W3C home > Mailing lists > Public > whatwg@whatwg.org > April 2005

[whatwg] Re: form charset

From: Peter Karlsson <peter@opera.com>
Date: Wed, 20 Apr 2005 08:01:19 +0100 (CET)
Message-ID: <Pine.LNX.4.62.0504200756080.4030@peter.oslo.opera.com>
Olav Junker Kj?r on 2005-04-20:

> However, is it really the right thing to allow arbitrary encodings of GET 
> queries in the first place? The official Right Way to encode URLs is to 
> use Utf8, and it seems strange to allow a different encoding after the 
> question mark.

Strange as it may seem, that's the way it is currently done. HTML 4.01 says 
that the character encoding of any forms data should be the document character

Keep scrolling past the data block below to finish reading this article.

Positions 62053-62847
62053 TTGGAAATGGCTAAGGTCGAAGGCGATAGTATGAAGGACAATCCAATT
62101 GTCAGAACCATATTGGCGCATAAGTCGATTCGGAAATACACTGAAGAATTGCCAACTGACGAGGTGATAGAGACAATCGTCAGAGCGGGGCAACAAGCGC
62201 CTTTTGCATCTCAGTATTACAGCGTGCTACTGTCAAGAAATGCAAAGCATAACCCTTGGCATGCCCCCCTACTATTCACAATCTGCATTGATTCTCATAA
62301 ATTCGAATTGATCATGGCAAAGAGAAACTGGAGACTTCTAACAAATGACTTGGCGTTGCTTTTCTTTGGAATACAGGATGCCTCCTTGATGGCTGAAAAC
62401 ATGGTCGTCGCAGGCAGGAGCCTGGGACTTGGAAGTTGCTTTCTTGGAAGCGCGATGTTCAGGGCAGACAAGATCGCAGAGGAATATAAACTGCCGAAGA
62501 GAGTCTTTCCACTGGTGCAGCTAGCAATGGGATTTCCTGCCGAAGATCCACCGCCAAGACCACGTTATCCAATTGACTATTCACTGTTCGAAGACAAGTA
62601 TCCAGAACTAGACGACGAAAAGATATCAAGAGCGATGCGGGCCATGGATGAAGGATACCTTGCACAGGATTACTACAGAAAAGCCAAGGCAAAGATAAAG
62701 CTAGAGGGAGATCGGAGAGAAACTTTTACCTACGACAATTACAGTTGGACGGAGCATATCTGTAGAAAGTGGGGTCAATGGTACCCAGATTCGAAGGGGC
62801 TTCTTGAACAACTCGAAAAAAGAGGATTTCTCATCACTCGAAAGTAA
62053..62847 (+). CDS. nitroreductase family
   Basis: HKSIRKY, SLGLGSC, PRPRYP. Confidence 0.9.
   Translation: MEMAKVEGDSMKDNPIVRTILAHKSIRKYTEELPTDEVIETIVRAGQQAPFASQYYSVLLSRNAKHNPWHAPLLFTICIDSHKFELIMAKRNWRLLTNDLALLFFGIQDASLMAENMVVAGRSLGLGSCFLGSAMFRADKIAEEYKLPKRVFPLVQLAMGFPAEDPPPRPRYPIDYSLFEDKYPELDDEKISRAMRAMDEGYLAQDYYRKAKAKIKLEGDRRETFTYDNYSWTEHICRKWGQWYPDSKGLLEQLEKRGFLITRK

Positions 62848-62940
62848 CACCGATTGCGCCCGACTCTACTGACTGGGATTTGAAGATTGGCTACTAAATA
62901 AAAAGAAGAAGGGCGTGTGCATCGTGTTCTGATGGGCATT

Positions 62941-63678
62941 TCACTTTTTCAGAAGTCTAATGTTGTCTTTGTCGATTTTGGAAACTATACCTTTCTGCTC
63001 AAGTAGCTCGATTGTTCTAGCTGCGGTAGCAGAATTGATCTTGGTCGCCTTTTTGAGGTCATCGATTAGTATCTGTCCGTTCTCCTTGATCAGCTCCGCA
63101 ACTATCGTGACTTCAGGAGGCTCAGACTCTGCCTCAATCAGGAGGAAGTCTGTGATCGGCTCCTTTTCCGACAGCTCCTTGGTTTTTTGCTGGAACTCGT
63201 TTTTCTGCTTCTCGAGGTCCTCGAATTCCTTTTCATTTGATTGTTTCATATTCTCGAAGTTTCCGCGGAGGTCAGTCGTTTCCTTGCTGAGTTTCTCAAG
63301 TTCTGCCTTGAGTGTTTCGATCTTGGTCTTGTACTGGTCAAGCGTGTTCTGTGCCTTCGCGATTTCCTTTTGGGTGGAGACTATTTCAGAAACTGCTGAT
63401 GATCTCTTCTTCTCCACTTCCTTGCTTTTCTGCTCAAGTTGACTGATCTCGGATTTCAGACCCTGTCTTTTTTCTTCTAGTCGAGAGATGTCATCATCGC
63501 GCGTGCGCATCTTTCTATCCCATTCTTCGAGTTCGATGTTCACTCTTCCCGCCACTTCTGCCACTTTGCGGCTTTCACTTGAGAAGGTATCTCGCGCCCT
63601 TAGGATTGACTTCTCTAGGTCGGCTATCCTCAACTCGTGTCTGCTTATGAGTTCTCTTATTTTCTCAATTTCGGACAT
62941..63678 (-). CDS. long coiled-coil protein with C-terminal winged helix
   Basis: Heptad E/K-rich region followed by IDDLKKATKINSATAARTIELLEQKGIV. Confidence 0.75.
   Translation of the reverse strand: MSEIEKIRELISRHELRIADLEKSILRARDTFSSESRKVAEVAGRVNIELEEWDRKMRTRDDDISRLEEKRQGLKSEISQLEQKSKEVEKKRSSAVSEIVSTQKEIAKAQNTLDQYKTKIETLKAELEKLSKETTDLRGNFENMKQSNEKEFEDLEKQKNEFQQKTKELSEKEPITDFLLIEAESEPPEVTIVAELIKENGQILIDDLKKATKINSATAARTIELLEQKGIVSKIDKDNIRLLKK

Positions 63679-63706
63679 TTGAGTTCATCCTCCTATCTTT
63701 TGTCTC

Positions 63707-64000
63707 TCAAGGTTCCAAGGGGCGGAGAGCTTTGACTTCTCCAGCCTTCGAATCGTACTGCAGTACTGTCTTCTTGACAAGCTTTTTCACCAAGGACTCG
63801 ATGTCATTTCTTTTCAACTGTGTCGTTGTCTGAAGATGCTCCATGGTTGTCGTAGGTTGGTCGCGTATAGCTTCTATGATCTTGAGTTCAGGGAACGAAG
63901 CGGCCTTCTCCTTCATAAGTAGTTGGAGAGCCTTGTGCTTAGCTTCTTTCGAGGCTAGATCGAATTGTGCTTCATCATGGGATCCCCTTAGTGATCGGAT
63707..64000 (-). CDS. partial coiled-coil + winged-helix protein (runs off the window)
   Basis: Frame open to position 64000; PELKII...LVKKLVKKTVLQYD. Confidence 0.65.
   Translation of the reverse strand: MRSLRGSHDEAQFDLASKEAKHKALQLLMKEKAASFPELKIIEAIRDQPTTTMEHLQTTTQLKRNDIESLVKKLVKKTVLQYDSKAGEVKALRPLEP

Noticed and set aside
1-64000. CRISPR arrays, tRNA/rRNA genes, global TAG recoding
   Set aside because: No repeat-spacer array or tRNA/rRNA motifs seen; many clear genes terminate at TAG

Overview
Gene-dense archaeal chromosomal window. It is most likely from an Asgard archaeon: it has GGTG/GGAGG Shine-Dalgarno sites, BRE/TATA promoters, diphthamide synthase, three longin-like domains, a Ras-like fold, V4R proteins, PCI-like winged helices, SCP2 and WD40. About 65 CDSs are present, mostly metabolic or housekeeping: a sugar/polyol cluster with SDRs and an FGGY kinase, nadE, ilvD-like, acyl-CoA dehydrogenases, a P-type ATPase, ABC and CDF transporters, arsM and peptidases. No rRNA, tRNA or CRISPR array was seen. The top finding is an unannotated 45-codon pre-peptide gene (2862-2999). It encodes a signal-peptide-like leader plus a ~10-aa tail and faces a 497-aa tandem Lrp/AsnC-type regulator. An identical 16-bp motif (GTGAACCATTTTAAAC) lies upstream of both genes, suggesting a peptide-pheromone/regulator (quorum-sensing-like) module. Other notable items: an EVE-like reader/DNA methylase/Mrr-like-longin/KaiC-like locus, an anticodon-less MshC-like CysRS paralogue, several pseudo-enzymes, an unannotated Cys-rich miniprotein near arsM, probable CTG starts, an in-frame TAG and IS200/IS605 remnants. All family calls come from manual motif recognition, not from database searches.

encoding, unless there is an accept-charset attribute on the form stating 
otherwise. This means that you do need to handle the part of the URL after 
the first question mark differently from the the part before it (but then 
again, you also do need to handle the domain name different from the path 
component, so this segmentation isn't that unexpected).

This is usually not a problem until you find something like this embedded in 
a search page (where "{chinese}" is the Chinese search text you just entered 
in the search field):

   <a href="/search?q={chinese}">Next &gt;</a>

And yes, this very much does exist in the wild.

> Of course we cannot just mandate utf8 always, since there is the issue of 
> backwards compatibility. If I'm not mistaken, browsers usually urlencode 
> forms using the same charset as the page.

Correct.

> However, the only legal value in accept-charset should be utf8 when the 
> method is GET.

UTF-8 and US-ASCII, probably.

-- 
\\//
Peter, software engineer, Opera Software

  The opinions expressed are my own, and not those of my employer.
  Please reply only by follow-ups on the mailing list.
Received on Wednesday, 20 April 2005 00:01:19 UTC

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